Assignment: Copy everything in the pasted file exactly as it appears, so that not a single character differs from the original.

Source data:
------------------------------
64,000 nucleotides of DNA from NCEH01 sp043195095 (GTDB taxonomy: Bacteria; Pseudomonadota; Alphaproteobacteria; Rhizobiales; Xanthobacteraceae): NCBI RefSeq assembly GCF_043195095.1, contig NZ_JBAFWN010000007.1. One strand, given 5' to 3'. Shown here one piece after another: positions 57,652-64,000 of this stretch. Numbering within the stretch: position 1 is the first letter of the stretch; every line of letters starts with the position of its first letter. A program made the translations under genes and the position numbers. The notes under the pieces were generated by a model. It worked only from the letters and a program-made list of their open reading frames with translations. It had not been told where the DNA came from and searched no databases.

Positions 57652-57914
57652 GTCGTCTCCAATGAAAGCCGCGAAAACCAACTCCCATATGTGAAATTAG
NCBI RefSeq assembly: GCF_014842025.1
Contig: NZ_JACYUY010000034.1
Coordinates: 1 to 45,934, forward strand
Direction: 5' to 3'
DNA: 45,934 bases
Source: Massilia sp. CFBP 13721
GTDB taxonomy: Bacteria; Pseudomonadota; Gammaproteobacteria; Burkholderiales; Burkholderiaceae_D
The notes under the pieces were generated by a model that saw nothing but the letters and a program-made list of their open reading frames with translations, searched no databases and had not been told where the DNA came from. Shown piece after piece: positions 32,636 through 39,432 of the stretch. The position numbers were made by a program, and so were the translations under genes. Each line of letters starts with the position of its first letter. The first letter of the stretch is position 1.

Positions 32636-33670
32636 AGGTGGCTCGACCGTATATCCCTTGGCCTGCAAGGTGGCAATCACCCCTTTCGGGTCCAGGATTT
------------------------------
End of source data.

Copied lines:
64,000 nucleotides of DNA from NCEH01 sp043195095 (GTDB taxonomy: Bacteria; Pseudomonadota; Alphaproteobacteria; Rhizobiales; Xanthobacteraceae): NCBI RefSeq assembly GCF_043195095.1, contig NZ_JBAFWN010000007.1. One strand, given 5' to 3'. Shown here one piece after another: positions 57,652-64,000 of this stretch. Numbering within the stretch: position 1 is the first letter of the stretch; every line of letters starts with the position of its first letter. A program made the translations under genes and the position numbers. The notes under the pieces were generated by a model. It worked only from the letters and a program-made list of their open reading frames with translations. It had not been told where the DNA came from and searched no databases.

Positions 57652-57914
57652 GTCGTCTCCAATGAAAGCCGCGAAAACCAACTCCCATATGTGAAATTAG
NCBI RefSeq assembly: GCF_014842025.1
Contig: NZ_JACYUY010000034.1
Coordinates: 1 to 45,934, forward strand
Direction: 5' to 3'
DNA: 45,934 bases
Source: Massilia sp. CFBP 13721
GTDB taxonomy: Bacteria; Pseudomonadota; Gammaproteobacteria; Burkholderiales; Burkholderiaceae_D
The notes under the pieces were generated by a model that saw nothing but the letters and a program-made list of their open reading frames with translations, searched no databases and had not been told where the DNA came from. Shown piece after piece: positions 32,636 through 39,432 of the stretch. The position numbers were made by a program, and so were the translations under genes. Each line of letters starts with the position of its first letter. The first letter of the stretch is position 1.

Positions 32636-33670
32636 AGGTGGCTCGACCGTATATCCCTTGGCCTGCAAGGTGGCAATCACCCCTTTCGGGTCCAGGATTT